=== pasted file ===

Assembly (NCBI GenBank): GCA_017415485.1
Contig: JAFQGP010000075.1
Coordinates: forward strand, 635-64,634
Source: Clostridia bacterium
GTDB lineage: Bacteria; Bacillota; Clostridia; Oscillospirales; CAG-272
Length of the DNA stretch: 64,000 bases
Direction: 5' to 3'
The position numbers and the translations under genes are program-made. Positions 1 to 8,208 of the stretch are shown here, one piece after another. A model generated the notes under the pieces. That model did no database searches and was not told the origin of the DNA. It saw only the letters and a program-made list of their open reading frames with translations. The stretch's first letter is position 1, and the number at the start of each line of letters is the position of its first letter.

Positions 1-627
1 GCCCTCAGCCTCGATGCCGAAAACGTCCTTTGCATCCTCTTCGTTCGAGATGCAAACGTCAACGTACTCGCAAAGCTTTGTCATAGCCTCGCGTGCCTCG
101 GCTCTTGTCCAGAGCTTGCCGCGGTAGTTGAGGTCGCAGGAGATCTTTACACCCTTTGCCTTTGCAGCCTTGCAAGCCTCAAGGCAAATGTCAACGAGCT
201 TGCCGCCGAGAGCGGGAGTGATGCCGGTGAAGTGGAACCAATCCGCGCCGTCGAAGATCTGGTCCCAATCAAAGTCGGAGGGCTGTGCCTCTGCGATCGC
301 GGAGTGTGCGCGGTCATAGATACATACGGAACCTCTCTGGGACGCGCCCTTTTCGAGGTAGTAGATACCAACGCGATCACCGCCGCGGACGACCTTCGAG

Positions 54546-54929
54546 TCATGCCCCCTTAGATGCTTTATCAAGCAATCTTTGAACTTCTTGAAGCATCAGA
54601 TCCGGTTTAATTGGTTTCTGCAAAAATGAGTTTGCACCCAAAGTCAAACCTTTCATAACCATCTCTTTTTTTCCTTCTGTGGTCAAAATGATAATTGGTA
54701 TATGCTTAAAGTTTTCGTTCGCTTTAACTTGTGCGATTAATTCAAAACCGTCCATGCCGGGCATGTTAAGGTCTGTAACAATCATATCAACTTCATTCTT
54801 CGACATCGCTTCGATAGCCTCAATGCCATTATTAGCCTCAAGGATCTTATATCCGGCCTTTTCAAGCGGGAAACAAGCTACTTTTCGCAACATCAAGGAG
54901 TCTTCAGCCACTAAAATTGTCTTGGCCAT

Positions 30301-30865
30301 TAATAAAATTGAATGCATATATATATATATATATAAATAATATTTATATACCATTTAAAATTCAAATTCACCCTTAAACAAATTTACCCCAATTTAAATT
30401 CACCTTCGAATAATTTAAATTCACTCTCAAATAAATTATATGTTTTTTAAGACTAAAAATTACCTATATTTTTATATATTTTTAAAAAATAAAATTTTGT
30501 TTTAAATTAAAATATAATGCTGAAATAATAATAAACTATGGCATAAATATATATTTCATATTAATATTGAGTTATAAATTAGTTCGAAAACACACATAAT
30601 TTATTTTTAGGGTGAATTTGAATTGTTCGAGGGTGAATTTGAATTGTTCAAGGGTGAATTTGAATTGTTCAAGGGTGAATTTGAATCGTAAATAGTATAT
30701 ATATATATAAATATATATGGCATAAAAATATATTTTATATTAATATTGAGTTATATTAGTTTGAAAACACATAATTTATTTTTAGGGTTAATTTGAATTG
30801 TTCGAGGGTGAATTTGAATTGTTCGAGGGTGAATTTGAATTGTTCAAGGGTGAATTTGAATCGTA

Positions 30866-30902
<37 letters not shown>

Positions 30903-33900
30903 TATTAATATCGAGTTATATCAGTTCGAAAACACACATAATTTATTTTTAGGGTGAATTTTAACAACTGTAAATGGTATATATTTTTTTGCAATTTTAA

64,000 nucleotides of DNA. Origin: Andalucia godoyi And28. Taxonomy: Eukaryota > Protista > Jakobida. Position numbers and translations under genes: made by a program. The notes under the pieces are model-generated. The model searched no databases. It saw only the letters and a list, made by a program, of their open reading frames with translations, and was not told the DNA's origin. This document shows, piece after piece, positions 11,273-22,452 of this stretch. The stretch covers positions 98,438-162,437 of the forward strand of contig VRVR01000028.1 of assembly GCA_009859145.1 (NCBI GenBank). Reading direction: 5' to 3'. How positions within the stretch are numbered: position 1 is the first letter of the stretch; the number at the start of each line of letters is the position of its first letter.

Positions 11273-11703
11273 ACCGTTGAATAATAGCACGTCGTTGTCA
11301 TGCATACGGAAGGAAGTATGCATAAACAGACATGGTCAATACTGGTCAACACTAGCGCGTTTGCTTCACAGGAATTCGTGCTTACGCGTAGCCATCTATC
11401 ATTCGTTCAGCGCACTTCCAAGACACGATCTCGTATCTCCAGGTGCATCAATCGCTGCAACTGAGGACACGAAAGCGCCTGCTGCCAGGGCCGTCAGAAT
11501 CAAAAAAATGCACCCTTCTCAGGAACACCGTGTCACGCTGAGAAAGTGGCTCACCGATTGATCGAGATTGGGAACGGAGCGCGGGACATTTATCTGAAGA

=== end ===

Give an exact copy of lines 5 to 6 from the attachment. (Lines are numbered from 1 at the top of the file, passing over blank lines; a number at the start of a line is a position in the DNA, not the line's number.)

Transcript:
GTDB lineage: Bacteria; Bacillota; Clostridia; Oscillospirales; CAG-272
Length of the DNA stretch: 64,000 bases